Largest city in the Republic of South Africa and principal city in Gauteng province. It started as a mining camp in 1886, with the discovery of gold on the Rand, and by the end of 1887 Luscombe Searelle had established a professional opera company there; the Rand was soon included in the itineraries of touring companies. Local amateurs also provided musical presentations in the early years.
Percival Kirby (1887–1970), Scottish-born composer and instrumentalist, was head of the Witwatersrand University music department (1923–52). He was responsible for numerous performances of little-known operas, directed the university orchestra and pioneered the study and collection of African music and instruments.
In 1926 John Connell, then city organist, started an annual ‘Music Fortnight’, which offered orchestral and operatic performances using local musicians recruited for the occasion; there were also occasional visits by the Durban and Cape Town city orchestras. A professional orchestra was clearly needed: the Johannesburg City Council founded its orchestra (about 37 members), which combined with the regional radio orchestra of the South African Broadcasting Corporation (SABC) to give its inaugural season in 1946 under Sir Malcolm Sargent. A highlight in Johannesburg’s musical life occurred in 1948, when Sir Thomas Beecham (on a visit that included Cape Town and Durban) conducted the combined forces of the Johannesburg City Orchestra and the three regional studio orchestras of the SABC.
After a period of guest conductors, Frits Schuurman and Gideon Fagan were appointed permanent conductors in 1949, but the City Orchestra was destined to be short-lived. When broadcasting was centralized in Johannesburg in 1954, the SABC, by agreement with the City Council, formed its own symphony orchestra from the members of its own studio orchestra, the City Orchestra and the small orchestras previously maintained by its regional studios. It had about 80 players and was the first South African orchestra of true symphonic dimension and was the focus of Johannesburg’s musical activity for many years after its inception. It became the National SO of the SABC (NSO) in 1971. Eminent guest conductors included Boulez and Stravinsky; the permanent conductors were Jeremy Schulman, Anton Hartman (head of music of the SABC, 1960–77), Edgar Cree and Francesco Mander. The NSO toured provincially, gave school performances and accompanied opera seasons before the Performing Arts Council of the Transvaal founded an orchestra in Pretoria (1965). By agreement with the city council, it always gave numerous public concerts, which were also broadcast.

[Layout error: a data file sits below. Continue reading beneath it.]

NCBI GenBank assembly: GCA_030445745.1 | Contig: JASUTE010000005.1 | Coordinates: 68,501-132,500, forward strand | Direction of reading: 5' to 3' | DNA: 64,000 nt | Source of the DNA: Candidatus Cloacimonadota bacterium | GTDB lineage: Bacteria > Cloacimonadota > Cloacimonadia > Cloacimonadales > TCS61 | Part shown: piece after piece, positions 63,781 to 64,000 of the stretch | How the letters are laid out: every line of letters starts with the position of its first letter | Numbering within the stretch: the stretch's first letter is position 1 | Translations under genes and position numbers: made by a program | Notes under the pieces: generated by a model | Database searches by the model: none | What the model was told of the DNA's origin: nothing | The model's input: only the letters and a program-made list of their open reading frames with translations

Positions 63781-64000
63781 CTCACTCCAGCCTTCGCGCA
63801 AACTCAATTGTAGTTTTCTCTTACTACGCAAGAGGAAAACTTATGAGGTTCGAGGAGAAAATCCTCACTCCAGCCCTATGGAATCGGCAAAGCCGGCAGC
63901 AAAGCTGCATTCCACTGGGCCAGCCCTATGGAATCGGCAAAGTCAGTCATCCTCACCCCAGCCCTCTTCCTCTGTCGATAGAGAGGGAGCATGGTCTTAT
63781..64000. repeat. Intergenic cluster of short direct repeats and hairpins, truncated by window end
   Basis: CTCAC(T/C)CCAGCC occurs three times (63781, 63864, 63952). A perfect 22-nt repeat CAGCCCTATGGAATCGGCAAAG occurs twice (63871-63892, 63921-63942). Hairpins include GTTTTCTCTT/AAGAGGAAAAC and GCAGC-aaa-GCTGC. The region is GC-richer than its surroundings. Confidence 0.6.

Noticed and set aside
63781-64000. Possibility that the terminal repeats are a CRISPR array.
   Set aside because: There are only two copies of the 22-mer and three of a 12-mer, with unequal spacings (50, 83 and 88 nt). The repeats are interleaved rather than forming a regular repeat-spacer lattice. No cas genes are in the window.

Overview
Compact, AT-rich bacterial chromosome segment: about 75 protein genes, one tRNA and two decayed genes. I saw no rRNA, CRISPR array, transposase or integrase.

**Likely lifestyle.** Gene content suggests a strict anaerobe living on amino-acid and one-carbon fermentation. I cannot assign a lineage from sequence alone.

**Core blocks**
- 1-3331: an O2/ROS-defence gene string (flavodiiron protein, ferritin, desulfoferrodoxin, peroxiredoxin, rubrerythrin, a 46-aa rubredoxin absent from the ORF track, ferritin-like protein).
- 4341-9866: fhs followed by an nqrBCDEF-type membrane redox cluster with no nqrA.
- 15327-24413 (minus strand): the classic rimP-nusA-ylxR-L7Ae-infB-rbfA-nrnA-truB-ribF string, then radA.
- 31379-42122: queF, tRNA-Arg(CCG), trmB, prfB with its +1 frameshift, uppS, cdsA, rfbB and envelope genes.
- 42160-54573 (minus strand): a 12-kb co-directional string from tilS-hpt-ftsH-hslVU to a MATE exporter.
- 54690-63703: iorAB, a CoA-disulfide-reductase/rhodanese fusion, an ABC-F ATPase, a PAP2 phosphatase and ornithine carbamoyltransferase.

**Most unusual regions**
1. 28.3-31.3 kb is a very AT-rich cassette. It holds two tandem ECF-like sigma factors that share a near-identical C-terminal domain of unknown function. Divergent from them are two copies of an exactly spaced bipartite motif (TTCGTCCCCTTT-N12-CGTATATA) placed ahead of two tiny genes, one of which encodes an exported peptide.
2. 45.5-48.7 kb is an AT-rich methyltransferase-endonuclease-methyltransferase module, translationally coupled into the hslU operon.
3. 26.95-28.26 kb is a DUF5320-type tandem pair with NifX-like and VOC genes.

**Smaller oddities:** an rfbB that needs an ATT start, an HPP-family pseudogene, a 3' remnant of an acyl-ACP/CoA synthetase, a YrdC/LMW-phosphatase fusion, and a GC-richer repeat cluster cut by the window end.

The programmes of the NSO showed considerable enterprise: the traditional repertory was frequently supplemented with modern works given their first South African performance, for example Penderecki’s Threnody for the Victims of Hiroshima. Besides premières of South African works, it gave the world première of Badings’s Variations on a South African Theme in 1961. International artists were presented, often in collaboration with the principal societies, the Johannesburg Musical Society (founded 1902) and Musica Viva. The orchestra was privatized in 1998 after the SABC had stopped funding its activities. Although still called the NSO, it is now principally an orchestra of the city of Johannesburg.
Besides its primary role in fostering South African music, the SABC maintained a large choir and a junior orchestra, whose members took part in the International Festival of Youth Orchestras in Lausanne (1972). It also participated in international competitions, exchanged transcription recordings with several countries, and broadcast symphony concerts and recitals, illustrated talks and church music. In recent years, the SABC has scaled down its broadcasts of live music, especially of Western music.
The Performing Arts Council of the Transvaal (PACT) contributed a great deal and was responsible for most opera productions there. Based in Pretoria, its orchestra started with about 60 members and made frequent provincial tours. All of its productions are now in the State Theatre in Pretoria. With the gradual phasing out of the provincial arts councils by central government, the PACT opera company and orchestra have also been privatized.
The South African Society of Music Teachers developed from a small association of teachers formed on the Rand in 1919. It has become a national society; in 1931 it began publishing the biannual South African Music Teacher.
The principal halls in Johannesburg are the City Hall, the Civic Theatre and the university’s Great Hall.
Directory: New%20Grove%20Dictionnary%20Of%20MusicNew%20Grove%20Dictionnary%20Of%20Music -> Uccelli [née Pazzini], Carolina Uccellini, MarcoNew%20Grove%20Dictionnary%20Of%20Music -> Kaa, Franz Ignaz Kàan, Jindřich z AlbestůNew%20Grove%20Dictionnary%20Of%20Music -> Aagesen, Truid [Sistinus, Theodoricus; Malmogiensis, Trudo Haggaei]New%20Grove%20Dictionnary%20Of%20Music -> Faà di Bruno, Giovanni Matteo [Horatio, Orazio] Fabbri, Anna MariaNew%20Grove%20Dictionnary%20Of%20Music -> Oakeley, Sir Herbert (Stanley)
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